I know She worked alongside Heavenly Father to create a perfect world. I know She took special time and attention to even the smallest of details, so that all life could have joy and fulfill the measure of its creation. It’s a tragic irony that the Master Nurturer has been cut off from Her children by our ignorance of Her.

Celebrate womanhood outside of motherhood. 

As we work to acknowledge and support women as successes in all situations — single, married, childless, trans, etc. — we celebrate female empowerment and equality. There is more to Heavenly Mother than motherhood and more to a woman than a uterus. We can celebrate ambition, passion, and love in all its forms as iterations of the Mother’s influence within us.

Detokenizing Heavenly Mother is essential. To paraphrase Lorenzo Snow, “As woman is, God once was. As God is, woman may become.” If She is the epitome of what I can become, a lot of what I have been taught makes my celestial potential seem lackluster. I am hopeful that as we detokenize Heavenly Mother and restore Her to our worship where She belongs, clarity and respect for women and our roles will follow. 

There are still questions. Non-binary and non-gendered folks still have an unclear place in the Godhead. There is still so much to learn and understand, but there is a place for all of us in the encircling arms of our Mother. As Nephi says9, “I know God loveth [Their] children, nevertheless, I do not know the meaning of all things.” ⋑

Erika Koth Barrett (she/her) currently lives in Boston with her husband and three children. She loves writing, camping, and ecofeminism. 


  1. “Mother in Heaven.” Church of Jesus Christ of Latter-day Saints Gospel Topics Essays (2016). churchofjesuschrist.org/study/manual/gospel-topics-essays/mother-in-heaven.
  2. Hinkley, Gordon B.“Daughters of God.” General Conference of the Church of Jesus Christ of Latter-day Saints (1991, October).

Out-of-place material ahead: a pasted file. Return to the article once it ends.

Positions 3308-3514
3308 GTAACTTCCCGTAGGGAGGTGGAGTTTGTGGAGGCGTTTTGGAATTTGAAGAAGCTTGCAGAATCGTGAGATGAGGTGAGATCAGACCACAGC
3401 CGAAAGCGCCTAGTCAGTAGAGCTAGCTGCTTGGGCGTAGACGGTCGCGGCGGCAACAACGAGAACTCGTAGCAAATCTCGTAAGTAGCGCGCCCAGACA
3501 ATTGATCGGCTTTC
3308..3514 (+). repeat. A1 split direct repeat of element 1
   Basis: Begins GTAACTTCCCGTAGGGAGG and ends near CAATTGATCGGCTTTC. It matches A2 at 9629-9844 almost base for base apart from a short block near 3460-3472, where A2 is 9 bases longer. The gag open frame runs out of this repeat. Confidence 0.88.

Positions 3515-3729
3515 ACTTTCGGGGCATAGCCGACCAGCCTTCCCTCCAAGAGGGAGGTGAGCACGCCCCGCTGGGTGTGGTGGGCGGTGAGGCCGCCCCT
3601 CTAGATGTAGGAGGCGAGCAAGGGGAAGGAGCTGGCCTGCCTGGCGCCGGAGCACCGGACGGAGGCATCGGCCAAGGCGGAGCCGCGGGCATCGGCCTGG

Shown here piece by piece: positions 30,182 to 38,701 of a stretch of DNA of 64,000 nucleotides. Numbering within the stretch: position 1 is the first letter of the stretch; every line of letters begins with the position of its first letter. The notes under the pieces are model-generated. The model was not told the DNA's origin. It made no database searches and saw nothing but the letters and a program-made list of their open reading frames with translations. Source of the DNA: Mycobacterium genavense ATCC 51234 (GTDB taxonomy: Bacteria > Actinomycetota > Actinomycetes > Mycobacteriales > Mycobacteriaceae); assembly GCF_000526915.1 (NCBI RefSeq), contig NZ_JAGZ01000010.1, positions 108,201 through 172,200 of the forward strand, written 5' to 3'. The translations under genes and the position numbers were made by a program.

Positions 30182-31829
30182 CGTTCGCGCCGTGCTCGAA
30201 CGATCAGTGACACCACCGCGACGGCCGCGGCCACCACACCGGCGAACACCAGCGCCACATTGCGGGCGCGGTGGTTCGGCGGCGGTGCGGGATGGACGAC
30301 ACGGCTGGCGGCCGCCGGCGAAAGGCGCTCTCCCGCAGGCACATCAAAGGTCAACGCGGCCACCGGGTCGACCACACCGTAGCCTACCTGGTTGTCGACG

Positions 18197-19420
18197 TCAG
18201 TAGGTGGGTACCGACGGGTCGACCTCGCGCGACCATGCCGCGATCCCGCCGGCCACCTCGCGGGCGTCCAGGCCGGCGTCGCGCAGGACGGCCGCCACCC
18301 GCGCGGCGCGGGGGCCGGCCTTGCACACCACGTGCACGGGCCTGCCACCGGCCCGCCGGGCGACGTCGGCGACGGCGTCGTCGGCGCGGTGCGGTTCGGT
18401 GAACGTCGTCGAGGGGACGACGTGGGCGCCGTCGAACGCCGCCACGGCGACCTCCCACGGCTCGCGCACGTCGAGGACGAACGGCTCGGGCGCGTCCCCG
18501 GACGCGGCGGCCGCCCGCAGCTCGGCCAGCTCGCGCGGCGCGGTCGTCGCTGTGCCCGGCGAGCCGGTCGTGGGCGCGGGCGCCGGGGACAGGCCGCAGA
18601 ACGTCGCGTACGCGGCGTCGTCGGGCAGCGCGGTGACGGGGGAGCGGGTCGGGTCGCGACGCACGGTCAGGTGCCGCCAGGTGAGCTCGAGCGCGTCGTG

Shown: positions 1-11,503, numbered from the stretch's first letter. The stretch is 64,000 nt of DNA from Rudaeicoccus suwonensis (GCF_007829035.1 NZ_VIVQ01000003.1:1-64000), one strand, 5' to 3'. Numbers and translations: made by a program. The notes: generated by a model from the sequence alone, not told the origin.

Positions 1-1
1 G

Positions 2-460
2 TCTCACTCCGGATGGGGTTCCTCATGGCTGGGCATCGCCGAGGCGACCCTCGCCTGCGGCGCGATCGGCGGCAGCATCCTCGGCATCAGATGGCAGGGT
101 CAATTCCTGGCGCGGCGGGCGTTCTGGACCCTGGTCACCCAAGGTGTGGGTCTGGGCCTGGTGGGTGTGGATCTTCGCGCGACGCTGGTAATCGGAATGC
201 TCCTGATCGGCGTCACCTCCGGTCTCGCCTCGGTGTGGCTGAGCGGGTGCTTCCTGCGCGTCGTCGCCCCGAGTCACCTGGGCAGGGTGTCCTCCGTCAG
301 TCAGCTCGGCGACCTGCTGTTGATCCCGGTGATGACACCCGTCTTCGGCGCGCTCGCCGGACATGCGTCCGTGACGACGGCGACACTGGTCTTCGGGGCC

3. Smith, Joseph. “Joseph Smith—History 1:10.” Pearl of Great Price (2006).
  4. “Prayer.” Church of Jesus Christ of Latter-day Saints Bible Dictionary (2006).
  5. Barker, Margaret. “Where Shall Wisdom Be Found? (Job:28:12)”. (2001).
  6. Luke 13:16. The Bible: Authorized King James version (2006). Oxford: Oxford University Press. 
  7. Rogers, Brittany Karford “When Women Don’t Speak” BYU Magazine (Spring 2020). 
  8. Lindsey, Betina “Women as Healers in the Modern Church” Women and Authority Edited by Maxine Hanks (2013).
  9. 1 Nephi 11:17. The Book of Mormon (2006). Salt Lake City: The Church of Jesus Christ of Latter-day Saints. 
Artist Statement

Reclamation of Ritual (Altars)

My art this year could be classified as unusually spiritual, if not outright religious. Over the past few months, I had opportunities to reflect on Heavenly Mother. I had already begun exploring my relationship to the Divine Feminine, but these pieces helped me dig deeper, allowing me to better understand the complexities, taboos, and limitations of current beliefs encompassing Heavenly Mother present in Mormonism. With the creation of my God the Mother tryptic, I felt a strong urge to create my own altar. Inspiration from women to reclaim and reimagine ritual, notably Sue Monk Kidd and Claudia Bushman, as well as the scripture D&C 1:25-29, gave me the push needed to create this series. I gave myself permission to approach and interact with Her in ways that were both ancient and authentic. I took cues from the beginning of the Church’s restoration and allowed myself to reimagine and rework ancient rites to fit my current time and situation. I boldly explored ritual, my place in it, Heavenly Mother, and Her history, while letting go of fear and perceived impropriety. This work was a part of me reclaiming a piece of the Feminine Divine — reclaiming relationship, my own spiritual identity, sorting out symbolism — and allowing intuition to guide the process. Tying in Mormon, Biblical, and ritual history, I made altars unique to my background and person to create a true offering of myself.

⋑ ⋑ ⋑
Living in Appalachia, Lauren Walke is a product of her upbringing in Virginia. Lauren ventured to Utah to earn her BFA from Weber State and to begin her magpie collection of bones, feathers, and other found treasures, before moving back to the older mountains of Virginia. Inspired by lore and dreams, Lauren works to infuse her pieces with concentrated aspects that allow viewers to linger with their presence and experience a new perspective of reality. Lauren’s work is amplified and enhanced by her focus on daily rituals, seeking out moments of magic in life alongside her family, an unending consumption of books and music, and by tending the shrines of tiny treasures and plants around her house.

Lauren Walke
9sirenscreative.com | @9sirenscreative 
Rachel Rueckert is the current editor in chief of the Exponent II Magazine. She is the author of EAST WINDS.